Early Purple Orchid is highly variable in coloration, though the
striking white and pink specimen shown above is
extremely unusual in having an all white labellum with a few
purple spots. This specimen was also rather large with a
tall spike. Some Early Purple Orchids reach 25 inches or more in
height (60-65 cm). (I found one which measured
half-way up my thigh). This orchid prefers calcareous soils, but
can occur in a wide variety of habitats, from
woodland top open grassland.
See more varieties of early purple orchid.
Orchid prefers open
well-drained grassland on chalk or
limestone, often at the foot of a slope.
Here they are seen growing on such
grassland but about half-way down a
impressively tall specimen was
about a foot (12 inches or 30 cm) in
height with some terminal buds still to
open. Rarely man orchids may reach
twice this height.
It is not clear why the labellum of the
Man Orchid is the roughly humanoid
shape that it is (is it mimicry to induce
pseudocopulation?). The colour is said
to vary, though in this population, at
least, it is apparent that newly opened
flowers have a labellum with reddish
limbs which pale and whiten in more
mature or older flowers towards the
base of the spike.
- Greater Butterfly-Orchid
Fragrant Orchid can by divided into three closely
related interbreeding species: Gymnadenia
(Common or Chalk Fragrant Orchid),
(The Heath Fragrant Orchid)
(Marsh fragrant Orchid).
These species have subtle differences in morphology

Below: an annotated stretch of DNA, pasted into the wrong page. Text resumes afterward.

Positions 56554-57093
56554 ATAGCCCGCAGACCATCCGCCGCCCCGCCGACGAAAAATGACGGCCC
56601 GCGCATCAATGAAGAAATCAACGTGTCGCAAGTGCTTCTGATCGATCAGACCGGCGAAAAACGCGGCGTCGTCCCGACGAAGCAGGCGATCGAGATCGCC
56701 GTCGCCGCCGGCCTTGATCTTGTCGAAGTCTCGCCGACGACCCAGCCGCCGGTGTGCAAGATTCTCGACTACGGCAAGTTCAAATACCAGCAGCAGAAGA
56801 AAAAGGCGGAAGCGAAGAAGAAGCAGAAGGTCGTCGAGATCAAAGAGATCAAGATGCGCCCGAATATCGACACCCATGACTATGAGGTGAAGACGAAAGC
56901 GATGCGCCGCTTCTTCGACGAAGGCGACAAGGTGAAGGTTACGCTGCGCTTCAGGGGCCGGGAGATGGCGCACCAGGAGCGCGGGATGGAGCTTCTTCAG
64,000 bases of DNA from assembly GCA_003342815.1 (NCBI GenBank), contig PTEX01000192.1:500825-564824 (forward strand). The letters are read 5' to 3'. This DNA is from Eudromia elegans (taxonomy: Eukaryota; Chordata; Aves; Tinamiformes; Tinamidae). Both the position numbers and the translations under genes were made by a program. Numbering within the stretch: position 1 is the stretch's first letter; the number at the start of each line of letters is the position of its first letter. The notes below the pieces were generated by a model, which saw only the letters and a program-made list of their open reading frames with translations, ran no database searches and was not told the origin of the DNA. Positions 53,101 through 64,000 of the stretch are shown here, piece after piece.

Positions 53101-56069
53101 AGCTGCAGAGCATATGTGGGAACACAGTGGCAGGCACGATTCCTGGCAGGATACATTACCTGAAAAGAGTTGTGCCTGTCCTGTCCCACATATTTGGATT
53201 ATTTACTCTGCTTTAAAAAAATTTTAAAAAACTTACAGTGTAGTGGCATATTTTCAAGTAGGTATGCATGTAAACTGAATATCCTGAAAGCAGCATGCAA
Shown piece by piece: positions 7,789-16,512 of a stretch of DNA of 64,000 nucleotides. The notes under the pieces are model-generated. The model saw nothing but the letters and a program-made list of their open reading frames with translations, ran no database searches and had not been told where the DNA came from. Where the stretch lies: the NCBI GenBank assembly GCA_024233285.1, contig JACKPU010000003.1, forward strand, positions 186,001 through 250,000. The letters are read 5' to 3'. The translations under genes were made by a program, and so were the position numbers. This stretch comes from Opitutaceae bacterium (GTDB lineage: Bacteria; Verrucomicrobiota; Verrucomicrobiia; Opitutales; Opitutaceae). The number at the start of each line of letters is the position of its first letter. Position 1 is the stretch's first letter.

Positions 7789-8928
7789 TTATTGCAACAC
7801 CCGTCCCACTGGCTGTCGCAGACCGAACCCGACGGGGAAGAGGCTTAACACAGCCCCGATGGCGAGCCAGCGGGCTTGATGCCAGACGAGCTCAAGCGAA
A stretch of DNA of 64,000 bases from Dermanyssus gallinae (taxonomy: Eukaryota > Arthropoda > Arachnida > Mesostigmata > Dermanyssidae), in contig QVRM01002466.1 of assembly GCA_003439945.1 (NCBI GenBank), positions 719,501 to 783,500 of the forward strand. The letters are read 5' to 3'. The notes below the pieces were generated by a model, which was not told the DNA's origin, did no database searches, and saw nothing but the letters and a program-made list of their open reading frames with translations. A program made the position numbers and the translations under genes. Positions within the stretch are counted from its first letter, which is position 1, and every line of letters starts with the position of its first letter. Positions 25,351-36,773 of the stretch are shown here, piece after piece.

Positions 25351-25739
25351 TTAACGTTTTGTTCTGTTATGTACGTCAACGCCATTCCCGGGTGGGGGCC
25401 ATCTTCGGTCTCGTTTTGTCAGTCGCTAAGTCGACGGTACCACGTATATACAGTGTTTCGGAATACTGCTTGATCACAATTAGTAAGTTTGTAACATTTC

and scent and telling them apart takes considerable
practice! However, they tend to prefer distinctly
different (though overlapping) habitats. The
specimens here are expected to be Gymnadenia
and most of them show the classic key
feature: a squarish labellum (about as wide as long)
divided into 3 equal lobes. One, however, resembles
more closely - the labellum is wider than
long with an indistinct middle lobe and rather flared
like a ballroom gown. Can you see which one?
close-up of the clusters of purple
trichomes on the labellum.
often in populations of Lady Orchid few plants
set fruit and in those that do it's often only a small
number of flowers that set fruit. Luckily, this individual
closer look at Lady Orchid varieties
insectifera - Fly Orchid
Orchid, so-named because its small flowers like superficially
like flies, complete with eyes, antennae and wings. However, they
two pairs of 'wings' (true flies only have one). It is actually
male digger wasps, Argogorytes
The flower emits chemicals that mimic the pheromones of the female
wasp and the male mistakes it for such and inadvertently
flower when attempting to copulate with them (pseudo-copulation).
Note the pair of creamy-white pollinia: this flower has yet to be
by a suitable pollinator.
yellow 'pseudopollen' whcih is a decoy for
attracting pollinators, although White Helleborines in
the UK are almost entirely self-pollinating and the
flowers often do not open at all (cleistogamy).
bottom two photos are from the same location in the
UK as the top two, but several years later.
fuciflora - Late Spider Orchid
purple spots are tufts of purple papillae, as in the Lady
Orchid, and possibly secrete odorants to attract potential
pollinators (i.e. they are probably osmophores).
Orchis simia - Monkey Orchid
Dactylorhiza praetermissa - Southern Marsh Orchid